Peter Wehner, Deputy Assistant to the President and Director of Strategic Initiatives, is leaving the White House after six years. Wehner started out as a speechwriter. I understand that he helped write the president’s memorable address at the National Cathedral after the attack on 9/11.
In 2002, Wehner moved into the top strategy position at the White House. In that capacity, as the Washington Post’s Peter Baker puts it, he “found himself running his own White House think tank.” This career path belies the adage that good performers advance in organizations until they find their level of incompetence. Wehner, a close associate of Bill Bennett, is a true public intellectual, and the “think tank” position was perfect for him.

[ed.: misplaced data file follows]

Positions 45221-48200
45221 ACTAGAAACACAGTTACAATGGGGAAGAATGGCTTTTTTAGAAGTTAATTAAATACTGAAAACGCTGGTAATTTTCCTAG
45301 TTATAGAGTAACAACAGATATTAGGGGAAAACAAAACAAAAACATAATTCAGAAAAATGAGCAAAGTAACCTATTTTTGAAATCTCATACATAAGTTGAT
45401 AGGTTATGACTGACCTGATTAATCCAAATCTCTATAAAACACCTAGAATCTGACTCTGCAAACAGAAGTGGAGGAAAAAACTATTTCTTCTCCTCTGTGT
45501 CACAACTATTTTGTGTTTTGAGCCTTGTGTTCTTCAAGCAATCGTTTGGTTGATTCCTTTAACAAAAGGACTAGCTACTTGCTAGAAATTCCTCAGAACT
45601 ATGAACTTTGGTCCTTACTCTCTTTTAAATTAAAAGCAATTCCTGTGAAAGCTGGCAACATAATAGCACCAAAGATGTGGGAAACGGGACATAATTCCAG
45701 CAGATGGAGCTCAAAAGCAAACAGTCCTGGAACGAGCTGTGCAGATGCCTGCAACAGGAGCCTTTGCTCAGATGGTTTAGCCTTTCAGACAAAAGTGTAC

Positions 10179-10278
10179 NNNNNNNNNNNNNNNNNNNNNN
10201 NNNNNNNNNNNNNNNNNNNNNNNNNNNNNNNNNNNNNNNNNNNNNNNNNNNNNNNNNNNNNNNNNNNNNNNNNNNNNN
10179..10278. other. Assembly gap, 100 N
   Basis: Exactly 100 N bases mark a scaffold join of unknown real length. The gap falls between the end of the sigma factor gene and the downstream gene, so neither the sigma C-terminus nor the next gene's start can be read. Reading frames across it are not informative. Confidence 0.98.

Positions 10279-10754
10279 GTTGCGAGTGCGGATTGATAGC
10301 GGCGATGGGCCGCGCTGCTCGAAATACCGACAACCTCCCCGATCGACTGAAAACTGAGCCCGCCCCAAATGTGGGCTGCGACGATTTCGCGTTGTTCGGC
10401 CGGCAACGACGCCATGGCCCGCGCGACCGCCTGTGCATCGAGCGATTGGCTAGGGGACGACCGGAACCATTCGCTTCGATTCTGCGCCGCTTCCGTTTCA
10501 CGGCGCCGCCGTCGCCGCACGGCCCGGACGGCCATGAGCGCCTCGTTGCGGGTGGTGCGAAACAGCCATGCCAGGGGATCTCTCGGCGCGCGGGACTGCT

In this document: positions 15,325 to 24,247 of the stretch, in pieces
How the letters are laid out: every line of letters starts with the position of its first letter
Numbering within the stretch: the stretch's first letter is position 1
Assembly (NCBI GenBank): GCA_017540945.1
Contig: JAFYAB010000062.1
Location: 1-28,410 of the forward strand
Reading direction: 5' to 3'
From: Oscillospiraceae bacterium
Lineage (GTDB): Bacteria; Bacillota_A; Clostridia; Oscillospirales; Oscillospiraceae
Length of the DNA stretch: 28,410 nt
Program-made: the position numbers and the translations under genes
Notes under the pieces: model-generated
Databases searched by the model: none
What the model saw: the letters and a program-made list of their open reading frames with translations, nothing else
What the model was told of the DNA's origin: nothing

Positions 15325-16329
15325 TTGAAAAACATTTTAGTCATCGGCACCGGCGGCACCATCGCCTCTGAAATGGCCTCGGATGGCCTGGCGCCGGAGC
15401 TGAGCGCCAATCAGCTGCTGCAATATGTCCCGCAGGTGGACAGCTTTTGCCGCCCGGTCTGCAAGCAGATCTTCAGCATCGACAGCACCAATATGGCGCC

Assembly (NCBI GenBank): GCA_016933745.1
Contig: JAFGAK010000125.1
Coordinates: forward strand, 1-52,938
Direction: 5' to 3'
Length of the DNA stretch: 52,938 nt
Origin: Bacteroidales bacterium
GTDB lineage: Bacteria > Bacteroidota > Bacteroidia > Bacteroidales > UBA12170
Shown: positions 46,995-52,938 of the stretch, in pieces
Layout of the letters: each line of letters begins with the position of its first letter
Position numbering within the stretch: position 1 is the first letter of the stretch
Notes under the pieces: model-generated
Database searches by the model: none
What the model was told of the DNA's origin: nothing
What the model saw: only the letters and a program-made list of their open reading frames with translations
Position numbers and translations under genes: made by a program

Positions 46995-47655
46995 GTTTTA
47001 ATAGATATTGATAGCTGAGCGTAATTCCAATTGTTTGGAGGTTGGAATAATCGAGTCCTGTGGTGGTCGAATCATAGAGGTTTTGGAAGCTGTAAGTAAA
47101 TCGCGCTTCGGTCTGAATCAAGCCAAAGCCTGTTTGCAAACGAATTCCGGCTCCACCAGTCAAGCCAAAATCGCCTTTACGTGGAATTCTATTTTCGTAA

One product of Wehner’s think tank was what President Bush calls Wehner-grams. Most were for internal consumption, offering strategy and policy advice to the president. But Wehner sent others to people Karl Rove calls “opinion leaders,” plus a few stray bloggers. These emails were really short essays explaining and/or defending administration policy, often by providing much-needed historical perspective. I rarely posted the content (which usually found its way onto the internet pretty quickly), but always found it quite helpful to my thinking.
Wehner is a Power Line reader, and couldn’t have been more gracious on the two occasions when we communicated. We wish him well and hope that, wherever he lands, we’ll still to have the pleasure of reading him.
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